Krewe of Proteus
Date: Monday, Mar 3, 2014 | Location: Uptown | Time: 5:15pm
Founded in 1882, the Krewe of Proteus is the second-oldest krewe in Carnival history. Their floats even still use the original chassis from the 1880's.
The Krewe of Proteus parade is based on Egyptian mythology. Proteus was the son of Poseidon, herded Poseidon’s seals, the great bull seal at the center of the harem. He can tell the future, change his shape and will only answer to someone who can capture him.
Proteus withdrew from the parade schedule in 1992 but rejoined in 2000. Proteus was once known as the most miserly of the krewes in the area of throws. However, their trinkets now include 60-inch red-and-white pearl bead necklaces, plastic tridents and polystone medallions.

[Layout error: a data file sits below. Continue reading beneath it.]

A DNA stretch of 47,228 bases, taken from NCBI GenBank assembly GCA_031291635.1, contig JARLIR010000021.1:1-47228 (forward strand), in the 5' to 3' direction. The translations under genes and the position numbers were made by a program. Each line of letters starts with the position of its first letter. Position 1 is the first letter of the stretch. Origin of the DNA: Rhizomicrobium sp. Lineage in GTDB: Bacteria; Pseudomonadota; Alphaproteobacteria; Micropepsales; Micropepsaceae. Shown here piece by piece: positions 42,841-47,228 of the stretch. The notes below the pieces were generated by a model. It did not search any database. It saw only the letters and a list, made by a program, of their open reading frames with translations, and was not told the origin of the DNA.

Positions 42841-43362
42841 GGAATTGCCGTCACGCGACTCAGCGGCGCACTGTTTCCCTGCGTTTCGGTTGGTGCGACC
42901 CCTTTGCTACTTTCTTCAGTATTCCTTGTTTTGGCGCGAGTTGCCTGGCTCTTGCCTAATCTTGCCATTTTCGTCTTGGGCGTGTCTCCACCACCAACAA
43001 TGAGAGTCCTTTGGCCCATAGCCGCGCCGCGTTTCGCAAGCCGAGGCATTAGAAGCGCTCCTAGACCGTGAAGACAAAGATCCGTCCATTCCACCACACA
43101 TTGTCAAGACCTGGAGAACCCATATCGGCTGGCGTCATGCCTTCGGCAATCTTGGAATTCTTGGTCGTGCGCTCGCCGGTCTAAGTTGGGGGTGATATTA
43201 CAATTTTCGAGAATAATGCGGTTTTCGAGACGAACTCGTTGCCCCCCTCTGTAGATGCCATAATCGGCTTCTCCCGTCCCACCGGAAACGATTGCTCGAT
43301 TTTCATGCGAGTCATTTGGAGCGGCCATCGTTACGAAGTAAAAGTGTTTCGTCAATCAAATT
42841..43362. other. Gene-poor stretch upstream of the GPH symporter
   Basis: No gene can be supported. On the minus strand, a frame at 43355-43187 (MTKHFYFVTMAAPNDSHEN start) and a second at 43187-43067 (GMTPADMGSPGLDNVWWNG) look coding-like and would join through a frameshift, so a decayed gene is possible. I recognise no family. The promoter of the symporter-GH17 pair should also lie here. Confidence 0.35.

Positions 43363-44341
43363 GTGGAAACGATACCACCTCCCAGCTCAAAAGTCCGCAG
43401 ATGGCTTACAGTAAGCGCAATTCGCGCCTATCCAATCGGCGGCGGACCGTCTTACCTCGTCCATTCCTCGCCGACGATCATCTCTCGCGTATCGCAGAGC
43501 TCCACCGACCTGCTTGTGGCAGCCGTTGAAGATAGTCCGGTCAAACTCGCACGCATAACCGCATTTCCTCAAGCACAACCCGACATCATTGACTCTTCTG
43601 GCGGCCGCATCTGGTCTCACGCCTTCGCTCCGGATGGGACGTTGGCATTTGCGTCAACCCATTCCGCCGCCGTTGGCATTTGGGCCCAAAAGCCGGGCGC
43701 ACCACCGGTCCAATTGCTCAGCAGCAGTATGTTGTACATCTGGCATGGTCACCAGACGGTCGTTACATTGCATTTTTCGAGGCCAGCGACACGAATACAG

Like many of the traditional krewes, the King of Proteus is never revealed to public. His float is a giant seashell.
Please note that tickets are available for grandstand seating on St. Charles Avenue, but tickets are not required to see the parade. If you arrive early enough, you can claim a spot on the route with a blanket and some chairs.